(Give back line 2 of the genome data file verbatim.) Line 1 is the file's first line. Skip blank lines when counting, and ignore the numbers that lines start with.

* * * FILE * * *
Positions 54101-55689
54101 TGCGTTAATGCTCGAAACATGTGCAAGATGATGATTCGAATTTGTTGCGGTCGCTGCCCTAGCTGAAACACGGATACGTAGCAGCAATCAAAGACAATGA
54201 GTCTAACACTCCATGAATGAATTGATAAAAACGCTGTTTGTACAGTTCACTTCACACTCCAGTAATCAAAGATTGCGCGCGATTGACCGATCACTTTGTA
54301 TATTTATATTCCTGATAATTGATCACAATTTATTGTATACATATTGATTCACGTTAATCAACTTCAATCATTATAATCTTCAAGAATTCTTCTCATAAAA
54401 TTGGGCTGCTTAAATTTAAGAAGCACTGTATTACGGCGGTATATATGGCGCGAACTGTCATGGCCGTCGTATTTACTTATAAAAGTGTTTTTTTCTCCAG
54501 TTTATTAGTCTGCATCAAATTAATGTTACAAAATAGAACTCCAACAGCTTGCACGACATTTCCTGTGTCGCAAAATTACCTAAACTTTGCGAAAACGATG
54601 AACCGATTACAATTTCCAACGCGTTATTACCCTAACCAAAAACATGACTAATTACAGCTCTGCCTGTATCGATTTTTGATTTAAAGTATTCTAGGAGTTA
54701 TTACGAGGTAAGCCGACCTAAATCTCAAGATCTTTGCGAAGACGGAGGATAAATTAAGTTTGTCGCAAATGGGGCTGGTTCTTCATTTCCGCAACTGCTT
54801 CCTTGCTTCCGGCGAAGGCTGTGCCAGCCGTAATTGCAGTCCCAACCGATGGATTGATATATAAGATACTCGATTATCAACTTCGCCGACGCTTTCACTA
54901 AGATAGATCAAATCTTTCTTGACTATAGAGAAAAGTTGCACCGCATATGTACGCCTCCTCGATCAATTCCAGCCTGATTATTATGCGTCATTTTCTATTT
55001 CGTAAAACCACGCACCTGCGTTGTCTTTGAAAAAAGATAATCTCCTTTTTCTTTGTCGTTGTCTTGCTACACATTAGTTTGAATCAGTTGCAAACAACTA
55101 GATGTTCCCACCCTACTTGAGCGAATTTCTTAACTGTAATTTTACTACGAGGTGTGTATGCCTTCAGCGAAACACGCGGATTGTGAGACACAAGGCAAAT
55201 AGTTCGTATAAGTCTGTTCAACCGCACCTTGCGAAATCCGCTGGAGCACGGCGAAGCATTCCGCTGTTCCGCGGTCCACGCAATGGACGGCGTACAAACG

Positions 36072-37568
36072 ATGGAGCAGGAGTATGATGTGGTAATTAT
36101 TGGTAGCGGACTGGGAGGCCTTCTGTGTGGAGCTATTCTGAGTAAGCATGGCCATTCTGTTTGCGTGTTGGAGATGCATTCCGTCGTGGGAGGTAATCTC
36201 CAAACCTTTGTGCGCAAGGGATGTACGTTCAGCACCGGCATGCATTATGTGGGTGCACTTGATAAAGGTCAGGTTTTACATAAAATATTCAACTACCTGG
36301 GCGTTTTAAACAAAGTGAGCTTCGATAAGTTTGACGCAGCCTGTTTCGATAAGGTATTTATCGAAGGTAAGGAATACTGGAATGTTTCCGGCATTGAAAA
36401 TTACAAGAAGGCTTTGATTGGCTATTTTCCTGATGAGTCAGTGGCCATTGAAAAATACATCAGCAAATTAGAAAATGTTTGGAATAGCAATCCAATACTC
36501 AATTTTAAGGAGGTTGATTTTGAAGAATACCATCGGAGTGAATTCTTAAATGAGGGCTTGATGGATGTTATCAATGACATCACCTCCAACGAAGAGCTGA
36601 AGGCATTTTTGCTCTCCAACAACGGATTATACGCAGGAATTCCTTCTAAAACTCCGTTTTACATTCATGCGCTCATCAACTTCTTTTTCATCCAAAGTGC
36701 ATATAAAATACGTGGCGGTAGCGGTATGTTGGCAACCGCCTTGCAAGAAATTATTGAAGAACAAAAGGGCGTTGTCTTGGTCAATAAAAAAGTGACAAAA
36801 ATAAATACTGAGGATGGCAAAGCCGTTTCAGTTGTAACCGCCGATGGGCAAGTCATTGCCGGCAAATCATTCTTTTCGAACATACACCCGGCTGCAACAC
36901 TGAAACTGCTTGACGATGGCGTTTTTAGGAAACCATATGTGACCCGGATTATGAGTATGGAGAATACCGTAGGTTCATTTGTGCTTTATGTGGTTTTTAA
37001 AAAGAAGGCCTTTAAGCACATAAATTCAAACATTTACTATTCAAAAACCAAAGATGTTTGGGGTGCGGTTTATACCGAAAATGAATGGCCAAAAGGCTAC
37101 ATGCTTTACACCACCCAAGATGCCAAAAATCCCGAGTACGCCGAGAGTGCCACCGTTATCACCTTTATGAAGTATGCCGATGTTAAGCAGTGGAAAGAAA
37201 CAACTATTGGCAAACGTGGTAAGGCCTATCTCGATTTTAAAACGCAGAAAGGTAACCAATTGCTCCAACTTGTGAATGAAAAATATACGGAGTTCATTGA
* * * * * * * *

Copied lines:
54101 TGCGTTAATGCTCGAAACATGTGCAAGATGATGATTCGAATTTGTTGCGGTCGCTGCCCTAGCTGAAACACGGATACGTAGCAGCAATCAAAGACAATGA